Why Don’t We Have Free Trade …
… for Highly Paid Professionals in the US?
by Dean Baker
CounterPunch (November 22 2016)
Most educated people like to think of themselves as supporters of free trade. After all, everyone who has been through Economics 101 knows that tariffs and other trade barriers slow growth and encourage waste and corruption. Therefore, we should all want to see as few barriers as possible obstructing trade.
While there are some issues that make the story a bit more complicated than the Economics 101 version, as a general rule we will benefit from having lower barriers to trade. This fact should cause all right-thinking people to be very upset about the protectionist barriers that artificially inflate the earnings of doctors in the United States.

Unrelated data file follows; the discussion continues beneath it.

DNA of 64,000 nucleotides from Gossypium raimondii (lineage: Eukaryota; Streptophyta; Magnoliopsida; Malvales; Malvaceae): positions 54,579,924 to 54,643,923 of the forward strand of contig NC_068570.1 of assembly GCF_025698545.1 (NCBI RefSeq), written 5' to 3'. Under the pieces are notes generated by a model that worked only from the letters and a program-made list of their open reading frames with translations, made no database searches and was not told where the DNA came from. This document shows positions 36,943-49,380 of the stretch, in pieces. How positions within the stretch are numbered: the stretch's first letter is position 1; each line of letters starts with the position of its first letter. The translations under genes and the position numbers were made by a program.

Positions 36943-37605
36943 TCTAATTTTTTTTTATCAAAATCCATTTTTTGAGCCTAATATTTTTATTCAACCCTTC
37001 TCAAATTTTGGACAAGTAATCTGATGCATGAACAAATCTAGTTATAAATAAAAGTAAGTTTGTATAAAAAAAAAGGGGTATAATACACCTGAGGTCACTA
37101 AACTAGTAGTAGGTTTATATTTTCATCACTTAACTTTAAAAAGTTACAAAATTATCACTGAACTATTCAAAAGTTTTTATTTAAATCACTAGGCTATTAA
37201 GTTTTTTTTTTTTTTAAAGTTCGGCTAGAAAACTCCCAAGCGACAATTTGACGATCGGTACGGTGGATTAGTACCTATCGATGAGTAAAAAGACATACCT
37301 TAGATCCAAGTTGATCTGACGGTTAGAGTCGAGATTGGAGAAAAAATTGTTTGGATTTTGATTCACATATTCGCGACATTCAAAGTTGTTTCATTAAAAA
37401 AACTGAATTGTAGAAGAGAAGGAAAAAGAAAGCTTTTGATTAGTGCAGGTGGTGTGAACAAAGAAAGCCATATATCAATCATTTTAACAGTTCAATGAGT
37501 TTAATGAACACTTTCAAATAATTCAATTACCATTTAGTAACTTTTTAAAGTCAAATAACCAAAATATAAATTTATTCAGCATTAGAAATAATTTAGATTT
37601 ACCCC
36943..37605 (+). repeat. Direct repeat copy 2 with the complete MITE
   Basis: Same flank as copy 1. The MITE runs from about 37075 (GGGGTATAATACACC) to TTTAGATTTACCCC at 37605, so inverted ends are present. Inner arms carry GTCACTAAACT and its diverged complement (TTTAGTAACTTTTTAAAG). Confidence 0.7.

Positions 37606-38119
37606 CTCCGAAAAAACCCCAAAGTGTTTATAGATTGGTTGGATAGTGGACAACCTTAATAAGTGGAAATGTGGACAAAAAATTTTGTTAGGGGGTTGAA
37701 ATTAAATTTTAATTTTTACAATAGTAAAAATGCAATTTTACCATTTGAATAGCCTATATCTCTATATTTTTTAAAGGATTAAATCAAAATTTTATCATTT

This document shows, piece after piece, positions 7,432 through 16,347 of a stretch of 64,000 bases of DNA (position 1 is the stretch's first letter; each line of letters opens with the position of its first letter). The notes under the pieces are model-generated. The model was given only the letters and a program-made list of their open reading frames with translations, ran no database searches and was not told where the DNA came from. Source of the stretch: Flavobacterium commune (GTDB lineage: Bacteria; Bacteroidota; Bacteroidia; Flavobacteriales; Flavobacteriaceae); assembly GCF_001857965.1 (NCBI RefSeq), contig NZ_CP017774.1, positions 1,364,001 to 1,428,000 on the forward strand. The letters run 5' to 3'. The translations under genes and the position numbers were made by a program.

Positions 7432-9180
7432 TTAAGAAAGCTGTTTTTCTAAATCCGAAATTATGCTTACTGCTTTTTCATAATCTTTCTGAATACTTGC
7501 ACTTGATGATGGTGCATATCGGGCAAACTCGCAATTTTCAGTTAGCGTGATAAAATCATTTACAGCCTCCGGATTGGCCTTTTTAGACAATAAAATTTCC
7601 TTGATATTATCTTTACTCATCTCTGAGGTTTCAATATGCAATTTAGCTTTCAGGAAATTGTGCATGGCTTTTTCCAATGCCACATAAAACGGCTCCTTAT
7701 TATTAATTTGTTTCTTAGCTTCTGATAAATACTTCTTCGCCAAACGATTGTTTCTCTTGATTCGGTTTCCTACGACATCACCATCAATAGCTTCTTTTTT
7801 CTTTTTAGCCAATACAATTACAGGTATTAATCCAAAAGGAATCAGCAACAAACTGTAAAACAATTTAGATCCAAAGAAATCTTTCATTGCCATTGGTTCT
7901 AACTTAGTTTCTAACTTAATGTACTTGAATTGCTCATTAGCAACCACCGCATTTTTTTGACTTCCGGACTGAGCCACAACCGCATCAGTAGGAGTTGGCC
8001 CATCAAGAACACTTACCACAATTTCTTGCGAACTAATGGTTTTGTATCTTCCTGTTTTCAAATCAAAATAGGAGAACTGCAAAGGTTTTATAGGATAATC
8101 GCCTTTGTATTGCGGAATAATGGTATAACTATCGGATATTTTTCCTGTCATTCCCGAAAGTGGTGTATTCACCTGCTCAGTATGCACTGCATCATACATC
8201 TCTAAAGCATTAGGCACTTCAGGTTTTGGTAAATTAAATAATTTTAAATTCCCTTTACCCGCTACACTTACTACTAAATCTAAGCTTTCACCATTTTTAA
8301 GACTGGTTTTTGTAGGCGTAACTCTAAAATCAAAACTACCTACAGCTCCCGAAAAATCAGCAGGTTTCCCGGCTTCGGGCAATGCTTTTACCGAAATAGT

Most people are probably not aware of the extraordinary level of protectionism that benefits doctors and, to a lesser extent, other highly paid professionals in our own country. A long list of trade agreements over the last sixty years has reduced or eliminated most of the tariffs and trade barriers on manufactured goods. This has led to a surge in imports, which has had major consequences for the US labor market. But there has been no comparable effort to reduce the barriers that keep foreign professionals from working in the United States.
Under the current regulatory structure, foreign-trained doctors generally have to complete a US residency program to practice medicine in the United States. This applies even to doctors with many years of experience, including those in countries that have high quality health care systems, such as Germany, France and the Netherlands.